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african-americans and most people in modern civilization have a long ways to go before they perceive reality in the right way that will permit them to have the kind of brotherhood that we all hope for in these great religions of christianity, judaism, islam, etc. before we can have that real brotherhood, that feeling of love for my fellow human being, i think we have to grow up and mature a lot when it comes to perceiving the realities that we think we know already, you know. i'm talking about our nation. the way i perceive our nation, i think, is very healthy for me, and i wish all african-americans could perceive this america the way i perceive it, but they don't. and the many white americans that i have become acquainted with perceive this nation as not the way that i think would give me a good life and my children a good life if i passed those feelings on to my children.
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so american people, in my opinion- and not only the way we perceive america, the way we look at human beings, too, human life and everything, i think we are a society of people that are far advanced when it comes to science and technology, and even the ability to socialize with each other- we are more socially mature than most people that i meet outside of america. but i think we are far behind our advancement in technoscience and technology when it comes to social maturity- perceiving what society should be, what a human being is. i think we have exaggerations, some of us, of what a human being is and what we should expect of a human being- exaggerations- and some of us poorly estimate the value of human beings. so we are not- to me, we are not the greatest society when it comes to social maturity. >> you know, that's one of the
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problems we've wrestled with in this class over and over again, because we hear such beautiful statements of love and caring and equality and justice coming from deeply religious people, and it's like you say, you know, somehow we haven't matured to a level that even respects the religions we profess. i'm just curious, in terms of your understanding of islam, how does that, in your own life, lend itself to making us better- better human beings? >> well, i don't want to compare my religion with another religion, you know. >> i guess more personally, then. >> yeah. well, from my personal- i'll speak from personal experience. from personal experience, i find that i have to really depend mostly upon my ability to think and make accurate decisions or
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sound judgments, etc. i find that for my own life, for my own peace of mind, i have to depend upon my mental abilities more than my heart or my emotional nature, my love for things. and i think the american people- not just black people- but american people tend to have this big, this great love for everything, you know, and a great love for people and a great love for god. and sometimes this love for god, to me, is kind of, i would say, alcoholic- >> addiction. >> alcoholic, yeah. yeah, it's got too much alcohol in it, you know. >> we've heard that before, yeah. >> yeah. so this seems to be the problem. and i think we who have come to a new idea of islam, what the nation of islam did for us is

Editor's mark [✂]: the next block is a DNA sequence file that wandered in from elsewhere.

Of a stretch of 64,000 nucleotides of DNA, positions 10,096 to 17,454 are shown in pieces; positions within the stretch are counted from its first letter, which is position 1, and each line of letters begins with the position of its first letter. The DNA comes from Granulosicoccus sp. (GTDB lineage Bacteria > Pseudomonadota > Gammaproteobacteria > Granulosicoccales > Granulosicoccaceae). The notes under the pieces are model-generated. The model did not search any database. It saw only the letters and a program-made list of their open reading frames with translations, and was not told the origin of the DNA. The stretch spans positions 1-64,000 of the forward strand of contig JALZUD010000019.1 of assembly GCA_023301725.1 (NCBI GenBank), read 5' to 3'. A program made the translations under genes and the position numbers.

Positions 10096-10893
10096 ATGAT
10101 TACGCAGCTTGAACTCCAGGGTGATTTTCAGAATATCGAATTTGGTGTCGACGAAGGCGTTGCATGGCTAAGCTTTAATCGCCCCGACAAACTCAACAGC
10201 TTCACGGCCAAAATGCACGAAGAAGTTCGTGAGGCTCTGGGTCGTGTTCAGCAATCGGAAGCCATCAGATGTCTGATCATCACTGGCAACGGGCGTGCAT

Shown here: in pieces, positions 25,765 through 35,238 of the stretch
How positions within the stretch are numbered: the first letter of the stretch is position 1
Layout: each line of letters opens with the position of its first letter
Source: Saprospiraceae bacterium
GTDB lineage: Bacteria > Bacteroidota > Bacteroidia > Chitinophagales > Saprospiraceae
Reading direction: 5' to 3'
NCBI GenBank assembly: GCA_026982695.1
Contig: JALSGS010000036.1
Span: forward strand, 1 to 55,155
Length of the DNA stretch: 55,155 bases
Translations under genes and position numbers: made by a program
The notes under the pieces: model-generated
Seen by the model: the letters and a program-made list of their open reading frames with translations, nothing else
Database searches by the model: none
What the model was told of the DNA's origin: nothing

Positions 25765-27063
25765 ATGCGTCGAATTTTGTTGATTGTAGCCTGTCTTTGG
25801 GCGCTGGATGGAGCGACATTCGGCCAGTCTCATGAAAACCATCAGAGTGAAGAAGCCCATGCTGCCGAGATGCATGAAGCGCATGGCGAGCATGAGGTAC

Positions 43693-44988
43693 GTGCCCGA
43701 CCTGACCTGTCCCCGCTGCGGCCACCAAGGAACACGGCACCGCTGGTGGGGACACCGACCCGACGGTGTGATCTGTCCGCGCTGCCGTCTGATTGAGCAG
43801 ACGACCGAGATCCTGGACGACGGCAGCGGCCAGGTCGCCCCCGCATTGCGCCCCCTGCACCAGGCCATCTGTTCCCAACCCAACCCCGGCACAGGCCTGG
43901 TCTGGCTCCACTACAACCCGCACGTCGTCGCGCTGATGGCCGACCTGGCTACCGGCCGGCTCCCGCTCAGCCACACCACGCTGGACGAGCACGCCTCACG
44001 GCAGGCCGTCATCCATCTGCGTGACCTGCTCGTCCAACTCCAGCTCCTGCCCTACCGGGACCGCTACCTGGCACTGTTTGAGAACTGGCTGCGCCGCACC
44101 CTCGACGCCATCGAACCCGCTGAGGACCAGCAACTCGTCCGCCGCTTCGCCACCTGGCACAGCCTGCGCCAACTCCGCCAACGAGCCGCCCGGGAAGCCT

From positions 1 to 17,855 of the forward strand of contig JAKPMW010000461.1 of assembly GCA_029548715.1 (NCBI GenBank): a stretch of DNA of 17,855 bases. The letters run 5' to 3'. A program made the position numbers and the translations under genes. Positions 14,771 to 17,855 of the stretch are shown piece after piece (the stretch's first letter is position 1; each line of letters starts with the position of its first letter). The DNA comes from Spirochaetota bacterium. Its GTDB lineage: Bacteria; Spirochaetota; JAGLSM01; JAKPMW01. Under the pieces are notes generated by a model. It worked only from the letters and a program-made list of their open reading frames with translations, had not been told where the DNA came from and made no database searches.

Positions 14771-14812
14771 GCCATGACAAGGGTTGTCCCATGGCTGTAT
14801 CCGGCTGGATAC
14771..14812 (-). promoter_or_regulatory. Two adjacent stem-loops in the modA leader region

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those who survived, it made us want to understand a thing before we accept it. so i didn't get islam from saudi arabia- i had plenty pakistani friends; i got one here, i think muhude is taking pictures, and he's the camera- the graphics man and camera man for our journal, the muslim journal. and those people, they know the world of islam, they know the tradition. and i love to listen to them talk and everything, but i'm trying to digest everything with my own mind, with my own good senses, you know, i'm trying to digest everything. so i've come to my perception of islam, and the course of the nation of islam- making me curious, making me skeptical, etc., you know. so i think in a way, god helped us in a strange way, and god does that sometimes- in a strange way, we've been helped. so i don't buy the religion that somebody's offering me from egypt or saudi arabia and everything, you see?
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and because of that now, i'm looking at my obligations to god very much like dr. salam sees it- that i'm obligated to live a full life. and i can't dismiss science or history- i have to appreciate history, i have to appreciate science, and have to find the truth in all of these things. and that's the way i feel about it, and i feel that we need to do more thinking when it comes to trying to live as families and trying to have community life, neighborhood life. we need to do more thinking and have less emotions involved, and do more thinking, and more planning for our future, with a new perception of the human being that we have in our religion islam. god gives us a perception of the human being, and the human being is focused, in our religion, firstly as an intellect-
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as an intellect. god says he made adam, and he taught adam the names of everything, and then he said to adam, he said, "tell the angels their names." he said, first he asked the angels to- "tell me your names." and they said, "we know nothing except what you've given us, god." and he said, "adam, tell them their names," and adam told them their names. so this is how the story of adam begins with us. >> with the intellect. >> intellect, with the intellect. and later, he becomes the father of the social families. >> good point. you see that, the social family? do you see how the doctrine plays out on the ethical plain and then comes back and impacts on the society- how we behave? >> certainly. certainly. and as we develop our minds with the right perception of our identity as intellect and social creatures in the family of mankind, i think we can be successful in restoring the family, black families that have fallen, and black neighborhoods, especially that's in bad repair-